The requisite level of detail for assessing the efficacy of an organizational mode will vary with the circumstances. There plainly are regulatory matters for which detail of the kind developed above is unnecessary. The level of detail at whioh much of the regulatory dialog is conducted is often too ag- however, to ascertain “how alternative arrangements will actually work in practice”—which Coase identifies as the “main question” in the quotation that appears at the outset.
Enthusiasts of franchise bidding do not see it that way. Thus Posner declares that to expound “the details of particular regulations and proposals . . . would serve only to obscure the basic issues” (1972, p. 98). More generally, the “economic approach to the law” with which Posner is associated and has done so much to advance is characteristically deficient in microanalytic respects. The economic approach that Posner favors traces its intellectual origins, in antitrust respects at least, to Aaron Director and his students (Posner, 1975, p. 758, n. 6). As I have observed elsewhere, this tradition relies heavily on the fiction of frictionlessness and/or invokes transaction cost considerations selectively (Williamson, 1974a; 1974b). However powerful and useful it is for classroom purposes and as a check against loose public policy prescriptions, it easily leads to extreme and untenable “solutions.”22 What Arthur Lcff has referred to as a “legal approach to economics” (1975), in which transaction costs are more prominently and systematically featured, is a necessary supplement to (and sometimes substitute for) the Director-Posner tradition.
Tests of three kinds can be applied in assesssing whether microanalytic analysis of the kind attempted here has merit. One is to ask whether, as a consequence of such efforts, our understanding of a complex economic phe- nomenon is deeper than and/or different from what it had been previously. Second, we can inquire whether the explanation fits within a general schema or has been crafted in what appears to be an ad hoc way to fit the circumstances. This is that pattern-seeking test of knowledge to which Hayek referred (1967, pp. 40, 50-58). Although the particulars differ, vertical integration, nonstandard contracting for intermediate goods, the employment relation, corporate governance, and regulation are all, according to the argument developed in this and preceding chapters, variations on a theme. Finally, one can appeal to the data.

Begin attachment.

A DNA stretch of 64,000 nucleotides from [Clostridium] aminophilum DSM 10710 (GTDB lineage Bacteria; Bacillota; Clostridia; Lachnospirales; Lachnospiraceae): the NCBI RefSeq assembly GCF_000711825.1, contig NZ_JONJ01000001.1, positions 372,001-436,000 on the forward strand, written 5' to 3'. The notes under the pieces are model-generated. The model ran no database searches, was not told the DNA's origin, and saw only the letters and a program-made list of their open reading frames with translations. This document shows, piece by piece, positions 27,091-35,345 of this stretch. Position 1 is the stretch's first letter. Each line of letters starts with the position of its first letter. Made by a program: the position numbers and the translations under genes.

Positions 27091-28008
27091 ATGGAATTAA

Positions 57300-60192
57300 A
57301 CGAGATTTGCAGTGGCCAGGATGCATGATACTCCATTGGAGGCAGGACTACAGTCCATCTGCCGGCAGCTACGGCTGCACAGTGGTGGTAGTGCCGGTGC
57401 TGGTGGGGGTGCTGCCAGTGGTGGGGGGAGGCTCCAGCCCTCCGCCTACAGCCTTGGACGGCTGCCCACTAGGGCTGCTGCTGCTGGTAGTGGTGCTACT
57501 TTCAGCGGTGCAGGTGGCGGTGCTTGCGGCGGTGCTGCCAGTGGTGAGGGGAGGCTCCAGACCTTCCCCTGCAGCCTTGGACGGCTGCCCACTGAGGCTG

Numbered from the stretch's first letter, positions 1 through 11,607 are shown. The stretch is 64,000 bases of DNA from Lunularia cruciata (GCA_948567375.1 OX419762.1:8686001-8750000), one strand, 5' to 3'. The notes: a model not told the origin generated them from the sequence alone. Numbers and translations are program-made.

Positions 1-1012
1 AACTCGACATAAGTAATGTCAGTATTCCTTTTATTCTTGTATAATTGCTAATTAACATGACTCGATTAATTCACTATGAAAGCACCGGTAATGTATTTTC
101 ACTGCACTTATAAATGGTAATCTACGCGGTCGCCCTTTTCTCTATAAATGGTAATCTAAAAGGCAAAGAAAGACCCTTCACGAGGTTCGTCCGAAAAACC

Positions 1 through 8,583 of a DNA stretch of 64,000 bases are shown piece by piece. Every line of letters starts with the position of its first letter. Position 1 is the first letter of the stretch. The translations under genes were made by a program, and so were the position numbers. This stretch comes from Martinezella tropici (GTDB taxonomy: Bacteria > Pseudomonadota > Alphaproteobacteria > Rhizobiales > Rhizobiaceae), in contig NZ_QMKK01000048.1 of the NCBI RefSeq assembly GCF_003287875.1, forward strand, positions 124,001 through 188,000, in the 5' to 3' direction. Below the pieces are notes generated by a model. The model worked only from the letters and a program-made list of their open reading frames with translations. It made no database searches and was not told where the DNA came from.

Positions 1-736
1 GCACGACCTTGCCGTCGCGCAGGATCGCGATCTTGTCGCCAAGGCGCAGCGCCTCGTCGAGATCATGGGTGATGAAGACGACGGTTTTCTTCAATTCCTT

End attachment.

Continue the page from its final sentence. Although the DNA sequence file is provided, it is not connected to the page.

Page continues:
Microanalytic analysis yields implications at both aggregative and sub- aggregative levels of detail. For example, the theory predicts that collective organization will appear earlier in firms where workers acquire firm-specific human capital (or in concentrated industries, where workers acquire industry- specific human capital). That is a reasonably aggregative prediction. It also predicts that more finely crafted governance structures for labor will be ob-served in unions where human asset specificity is great than where it is slight. That is a more microanalytic implication.